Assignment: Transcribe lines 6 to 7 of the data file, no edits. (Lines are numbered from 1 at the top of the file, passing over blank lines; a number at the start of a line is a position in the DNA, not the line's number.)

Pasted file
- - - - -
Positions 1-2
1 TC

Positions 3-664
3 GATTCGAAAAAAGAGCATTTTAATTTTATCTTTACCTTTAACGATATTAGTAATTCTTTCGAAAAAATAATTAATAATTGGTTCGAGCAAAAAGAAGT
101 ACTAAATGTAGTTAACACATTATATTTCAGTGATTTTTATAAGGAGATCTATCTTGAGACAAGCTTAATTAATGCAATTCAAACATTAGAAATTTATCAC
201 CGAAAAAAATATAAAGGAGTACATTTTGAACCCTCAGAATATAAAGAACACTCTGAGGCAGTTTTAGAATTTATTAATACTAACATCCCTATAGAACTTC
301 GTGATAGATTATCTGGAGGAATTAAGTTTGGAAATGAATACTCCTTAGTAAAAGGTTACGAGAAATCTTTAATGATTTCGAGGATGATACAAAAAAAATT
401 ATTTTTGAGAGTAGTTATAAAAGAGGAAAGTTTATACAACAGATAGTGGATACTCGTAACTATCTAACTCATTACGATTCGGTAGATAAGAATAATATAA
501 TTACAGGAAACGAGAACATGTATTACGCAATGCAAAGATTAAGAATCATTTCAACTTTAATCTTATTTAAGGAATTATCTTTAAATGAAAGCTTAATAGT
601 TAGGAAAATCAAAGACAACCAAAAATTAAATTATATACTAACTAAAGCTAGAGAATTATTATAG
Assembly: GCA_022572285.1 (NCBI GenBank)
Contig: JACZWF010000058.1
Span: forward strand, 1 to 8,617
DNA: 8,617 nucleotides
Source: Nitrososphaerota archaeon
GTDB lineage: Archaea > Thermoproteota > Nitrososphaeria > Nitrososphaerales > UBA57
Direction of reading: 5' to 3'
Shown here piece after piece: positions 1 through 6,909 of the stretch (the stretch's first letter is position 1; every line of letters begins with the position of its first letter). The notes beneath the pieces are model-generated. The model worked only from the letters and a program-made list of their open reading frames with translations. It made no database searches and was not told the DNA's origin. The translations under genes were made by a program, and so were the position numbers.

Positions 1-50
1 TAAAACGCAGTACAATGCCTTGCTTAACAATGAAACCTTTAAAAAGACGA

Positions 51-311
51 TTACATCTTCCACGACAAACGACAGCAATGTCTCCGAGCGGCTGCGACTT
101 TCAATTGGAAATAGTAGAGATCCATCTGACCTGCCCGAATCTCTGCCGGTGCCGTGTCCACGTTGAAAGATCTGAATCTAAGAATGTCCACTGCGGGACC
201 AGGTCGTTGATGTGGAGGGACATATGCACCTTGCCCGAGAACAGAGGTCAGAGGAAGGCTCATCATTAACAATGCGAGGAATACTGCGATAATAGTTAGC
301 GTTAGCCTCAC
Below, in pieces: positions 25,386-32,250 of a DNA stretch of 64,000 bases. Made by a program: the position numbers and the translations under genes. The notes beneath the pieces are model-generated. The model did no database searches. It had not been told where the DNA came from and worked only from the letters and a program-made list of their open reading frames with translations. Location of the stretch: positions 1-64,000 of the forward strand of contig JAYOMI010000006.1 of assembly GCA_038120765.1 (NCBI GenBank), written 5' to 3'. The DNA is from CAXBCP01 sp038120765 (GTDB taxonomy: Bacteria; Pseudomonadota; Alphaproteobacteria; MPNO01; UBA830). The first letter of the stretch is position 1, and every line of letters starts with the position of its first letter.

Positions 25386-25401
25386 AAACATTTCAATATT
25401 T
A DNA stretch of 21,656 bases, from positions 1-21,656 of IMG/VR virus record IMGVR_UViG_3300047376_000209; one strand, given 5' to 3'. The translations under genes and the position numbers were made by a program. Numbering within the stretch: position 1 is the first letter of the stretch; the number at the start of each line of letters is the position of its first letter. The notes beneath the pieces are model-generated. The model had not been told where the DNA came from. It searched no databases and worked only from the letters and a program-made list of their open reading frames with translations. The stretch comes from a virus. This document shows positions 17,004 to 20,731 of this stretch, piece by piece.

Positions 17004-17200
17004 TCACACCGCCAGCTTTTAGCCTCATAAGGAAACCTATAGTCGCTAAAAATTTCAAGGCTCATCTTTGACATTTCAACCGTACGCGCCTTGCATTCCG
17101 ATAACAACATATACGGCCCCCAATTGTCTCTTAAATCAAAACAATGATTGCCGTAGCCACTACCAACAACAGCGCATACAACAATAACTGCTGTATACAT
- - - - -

201 CGAAAAAAATATAAAGGAGTACATTTTGAACCCTCAGAATATAAAGAACACTCTGAGGCAGTTTTAGAATTTATTAATACTAACATCCCTATAGAACTTC
301 GTGATAGATTATCTGGAGGAATTAAGTTTGGAAATGAATACTCCTTAGTAAAAGGTTACGAGAAATCTTTAATGATTTCGAGGATGATACAAAAAAAATT